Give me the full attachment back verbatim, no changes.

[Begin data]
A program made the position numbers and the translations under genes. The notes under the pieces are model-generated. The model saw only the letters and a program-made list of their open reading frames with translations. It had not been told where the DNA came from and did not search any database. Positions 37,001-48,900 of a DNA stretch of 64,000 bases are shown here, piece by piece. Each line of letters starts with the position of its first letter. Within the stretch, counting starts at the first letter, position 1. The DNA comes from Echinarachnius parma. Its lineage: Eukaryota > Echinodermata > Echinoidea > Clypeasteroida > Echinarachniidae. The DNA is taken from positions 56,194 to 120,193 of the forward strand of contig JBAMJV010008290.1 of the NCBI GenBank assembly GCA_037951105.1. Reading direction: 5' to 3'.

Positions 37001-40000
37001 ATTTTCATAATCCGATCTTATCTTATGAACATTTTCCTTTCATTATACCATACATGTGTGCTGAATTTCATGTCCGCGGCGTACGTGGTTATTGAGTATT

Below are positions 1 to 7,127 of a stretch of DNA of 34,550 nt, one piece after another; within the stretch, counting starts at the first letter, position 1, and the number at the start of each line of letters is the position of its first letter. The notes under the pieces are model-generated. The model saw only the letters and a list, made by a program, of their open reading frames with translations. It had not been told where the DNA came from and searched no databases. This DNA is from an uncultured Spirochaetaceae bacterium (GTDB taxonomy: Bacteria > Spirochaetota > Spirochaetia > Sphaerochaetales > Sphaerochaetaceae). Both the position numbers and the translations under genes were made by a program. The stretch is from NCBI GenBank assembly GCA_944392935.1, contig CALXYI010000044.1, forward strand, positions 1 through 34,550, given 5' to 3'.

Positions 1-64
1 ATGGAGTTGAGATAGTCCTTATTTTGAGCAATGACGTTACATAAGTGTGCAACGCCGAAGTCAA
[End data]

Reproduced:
A program made the position numbers and the translations under genes. The notes under the pieces are model-generated. The model saw only the letters and a program-made list of their open reading frames with translations. It had not been told where the DNA came from and did not search any database. Positions 37,001-48,900 of a DNA stretch of 64,000 bases are shown here, piece by piece. Each line of letters starts with the position of its first letter. Within the stretch, counting starts at the first letter, position 1. The DNA comes from Echinarachnius parma. Its lineage: Eukaryota > Echinodermata > Echinoidea > Clypeasteroida > Echinarachniidae. The DNA is taken from positions 56,194 to 120,193 of the forward strand of contig JBAMJV010008290.1 of the NCBI GenBank assembly GCA_037951105.1. Reading direction: 5' to 3'.

Positions 37001-40000
37001 ATTTTCATAATCCGATCTTATCTTATGAACATTTTCCTTTCATTATACCATACATGTGTGCTGAATTTCATGTCCGCGGCGTACGTGGTTATTGAGTATT

Below are positions 1 to 7,127 of a stretch of DNA of 34,550 nt, one piece after another; within the stretch, counting starts at the first letter, position 1, and the number at the start of each line of letters is the position of its first letter. The notes under the pieces are model-generated. The model saw only the letters and a list, made by a program, of their open reading frames with translations. It had not been told where the DNA came from and searched no databases. This DNA is from an uncultured Spirochaetaceae bacterium (GTDB taxonomy: Bacteria > Spirochaetota > Spirochaetia > Sphaerochaetales > Sphaerochaetaceae). Both the position numbers and the translations under genes were made by a program. The stretch is from NCBI GenBank assembly GCA_944392935.1, contig CALXYI010000044.1, forward strand, positions 1 through 34,550, given 5' to 3'.

Positions 1-64
1 ATGGAGTTGAGATAGTCCTTATTTTGAGCAATGACGTTACATAAGTGTGCAACGCCGAAGTCAA